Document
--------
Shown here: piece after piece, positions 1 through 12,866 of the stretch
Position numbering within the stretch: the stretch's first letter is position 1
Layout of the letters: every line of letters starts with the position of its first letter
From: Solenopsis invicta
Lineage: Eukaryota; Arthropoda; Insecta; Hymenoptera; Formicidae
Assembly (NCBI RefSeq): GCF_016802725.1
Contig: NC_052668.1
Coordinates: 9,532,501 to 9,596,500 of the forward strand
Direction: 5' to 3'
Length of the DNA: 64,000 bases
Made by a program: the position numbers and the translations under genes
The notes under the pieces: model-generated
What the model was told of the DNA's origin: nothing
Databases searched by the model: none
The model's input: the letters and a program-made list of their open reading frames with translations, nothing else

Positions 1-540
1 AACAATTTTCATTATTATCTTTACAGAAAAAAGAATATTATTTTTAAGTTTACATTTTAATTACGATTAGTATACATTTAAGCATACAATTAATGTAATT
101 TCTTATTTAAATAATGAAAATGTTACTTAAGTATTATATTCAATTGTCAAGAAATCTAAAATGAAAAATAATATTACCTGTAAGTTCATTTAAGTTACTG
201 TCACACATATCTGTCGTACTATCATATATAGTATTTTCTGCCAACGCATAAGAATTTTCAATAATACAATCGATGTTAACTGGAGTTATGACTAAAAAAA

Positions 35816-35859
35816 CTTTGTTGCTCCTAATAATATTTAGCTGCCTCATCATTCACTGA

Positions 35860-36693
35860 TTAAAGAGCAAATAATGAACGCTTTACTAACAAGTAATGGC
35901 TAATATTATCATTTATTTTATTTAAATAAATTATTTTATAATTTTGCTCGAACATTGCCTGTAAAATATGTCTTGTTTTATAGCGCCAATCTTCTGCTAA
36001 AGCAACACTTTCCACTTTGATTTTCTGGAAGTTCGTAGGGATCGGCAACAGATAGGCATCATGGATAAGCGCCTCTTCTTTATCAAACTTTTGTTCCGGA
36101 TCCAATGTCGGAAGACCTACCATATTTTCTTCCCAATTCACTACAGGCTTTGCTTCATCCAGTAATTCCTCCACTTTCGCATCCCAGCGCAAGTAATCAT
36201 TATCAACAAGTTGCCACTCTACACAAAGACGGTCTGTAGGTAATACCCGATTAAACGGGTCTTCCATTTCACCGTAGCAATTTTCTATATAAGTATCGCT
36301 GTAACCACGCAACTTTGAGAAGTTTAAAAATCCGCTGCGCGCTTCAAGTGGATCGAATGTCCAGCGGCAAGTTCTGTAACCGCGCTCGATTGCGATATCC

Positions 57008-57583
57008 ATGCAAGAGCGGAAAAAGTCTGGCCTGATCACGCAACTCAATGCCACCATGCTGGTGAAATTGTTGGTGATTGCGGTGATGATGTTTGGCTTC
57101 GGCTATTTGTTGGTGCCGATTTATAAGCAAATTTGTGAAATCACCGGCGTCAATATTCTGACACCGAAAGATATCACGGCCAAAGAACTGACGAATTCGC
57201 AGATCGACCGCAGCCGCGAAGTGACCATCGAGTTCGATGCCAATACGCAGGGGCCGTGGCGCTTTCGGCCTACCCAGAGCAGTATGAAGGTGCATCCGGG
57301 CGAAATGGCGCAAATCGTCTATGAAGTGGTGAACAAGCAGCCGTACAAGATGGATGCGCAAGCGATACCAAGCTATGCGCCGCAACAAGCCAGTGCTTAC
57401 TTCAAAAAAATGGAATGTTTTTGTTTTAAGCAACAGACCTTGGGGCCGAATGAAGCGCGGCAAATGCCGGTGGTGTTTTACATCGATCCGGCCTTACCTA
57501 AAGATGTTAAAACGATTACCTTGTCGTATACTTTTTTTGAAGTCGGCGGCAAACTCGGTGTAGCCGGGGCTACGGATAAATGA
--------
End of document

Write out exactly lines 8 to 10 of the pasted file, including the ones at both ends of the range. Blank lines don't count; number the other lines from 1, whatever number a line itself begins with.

Coordinates: 9,532,501 to 9,596,500 of the forward strand
Direction: 5' to 3'
Length of the DNA: 64,000 bases